Netflix signs deal with iPic to screen its original movies the same day they go online


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Netflix has signed a deal with upscale theater-chain iPic Entertainment to simultaneously screen its original movies in theaters the same day that they appear on the streaming service. This isn’t Netflix’s first experiment with showing its original movies in theaters, but it’s their biggest such effort yet. The deal will cover 10 original movies to begin with on iPic’s New York and LA theaters — war thriller The Siege of Jadotville will kick things off this Friday.

The agreement is a significant run against long-standing Hollywood business practices, where cinemas get the exclusive rights to show new movies before they become available for home viewing. Netflix contends that the traditional release window is out of step with changing consumer habits, but not everyone is pleased with this deal.

Particularly, the National Association of Theatre Owners has sent out a public statement claiming that “the film industry's success is a direct result of a highly successful collaboration between film makers, distributors and exhibitors”, and that “Simultaneous release, in practice, has reduced both theatrical and home revenues when it has been tried.”

iPic on the other hand wants to prove that its movie going experience is enticing enough to get people into their theaters, even if the movies are available online for much cheaper. The relatively small theater-chain focuses on an upscale experience complete with fine food, alcohol and special seating. Tickets can cost as much as $30 per person.

A theatrical presence will help Netflix's original movies gain extra promotion and is important for the company’s awards ambitions. Films need to play in Los Angeles and New York theaters for a minimum of a week in order to be considered for an Oscar.

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Posts: 1,732   +988
Even if they get movies playing in New York and San Francisco long enough to qualify for an Oscar, they still won't one. Not because their content isn't good enough - it is, imo - but simply because Netflix keeps snubbing Hollywood with moves just like this one.


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Fortunately for me I don't live in New York or San Francisco... Los Angeles so I don't even have to be bothered by this idea, $30 to see something I can watch for near free on Netflix, I don't think so. I already find the price to go see a movie stupidly high when you factor in a drink and a snack, the ladder being the primary reason I've been smuggling in food and drink for years. Now with the advent of the near mandatory 3D BS fad that just won't die raising prices, likely the only reason it has stuck around so long, going to the movies is not only far too expensive but also gives you eye strain while sitting in cheap old seats that are missing arm rests... I'll just watch them in my home theater thank you very much.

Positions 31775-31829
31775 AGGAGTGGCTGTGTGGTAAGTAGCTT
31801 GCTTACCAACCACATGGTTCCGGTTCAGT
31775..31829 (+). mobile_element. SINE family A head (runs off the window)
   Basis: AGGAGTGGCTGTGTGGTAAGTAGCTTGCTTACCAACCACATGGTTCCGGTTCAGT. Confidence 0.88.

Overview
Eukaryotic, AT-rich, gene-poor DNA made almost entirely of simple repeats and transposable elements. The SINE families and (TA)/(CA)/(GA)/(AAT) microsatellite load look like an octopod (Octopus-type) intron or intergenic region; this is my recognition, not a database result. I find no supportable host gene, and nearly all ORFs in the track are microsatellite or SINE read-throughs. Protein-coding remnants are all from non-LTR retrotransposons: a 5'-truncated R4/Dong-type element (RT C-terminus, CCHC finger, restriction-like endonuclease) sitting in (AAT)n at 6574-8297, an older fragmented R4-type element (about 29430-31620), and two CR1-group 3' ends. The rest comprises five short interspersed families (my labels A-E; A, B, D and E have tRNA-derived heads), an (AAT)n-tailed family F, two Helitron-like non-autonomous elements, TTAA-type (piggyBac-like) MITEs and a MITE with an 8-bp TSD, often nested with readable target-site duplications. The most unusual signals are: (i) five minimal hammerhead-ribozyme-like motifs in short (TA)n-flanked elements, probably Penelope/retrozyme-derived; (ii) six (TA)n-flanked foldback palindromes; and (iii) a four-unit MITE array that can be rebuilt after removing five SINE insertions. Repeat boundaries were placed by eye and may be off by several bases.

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Perhaps iPic is not doing as well as some might think, and this represents another source of revenue for them.

With more than one theater in our area installing nice reclining chairs, to me it is obvious that the theater industry is doing its best to stay alive. Even though those seats take more space, it is probably more lucrative for a theater to install those seats as they can then charge more per person. At one theater where they have loungers, there have rarely been empty seats when I have gone to a movie vs the conventional theater with standard seating where many seats are empty. The luxury seat theater probably does not get more people per screening, but they can charge quite a bit more per ticket.

Most people can afford big screen TVs these days, and that was one draw that theaters used to have an exclusive on. Not so much now. Some theaters have excellent sound systems, but good sound systems are also more affordable these days. Plus in a home theater you don't have to deal with crowds, noise, lines, and you can pause the movie when you want and not miss any of it for any reason. All these reasons are part of why I rarely see a movie in the theater anymore. It will be interesting to see where things go.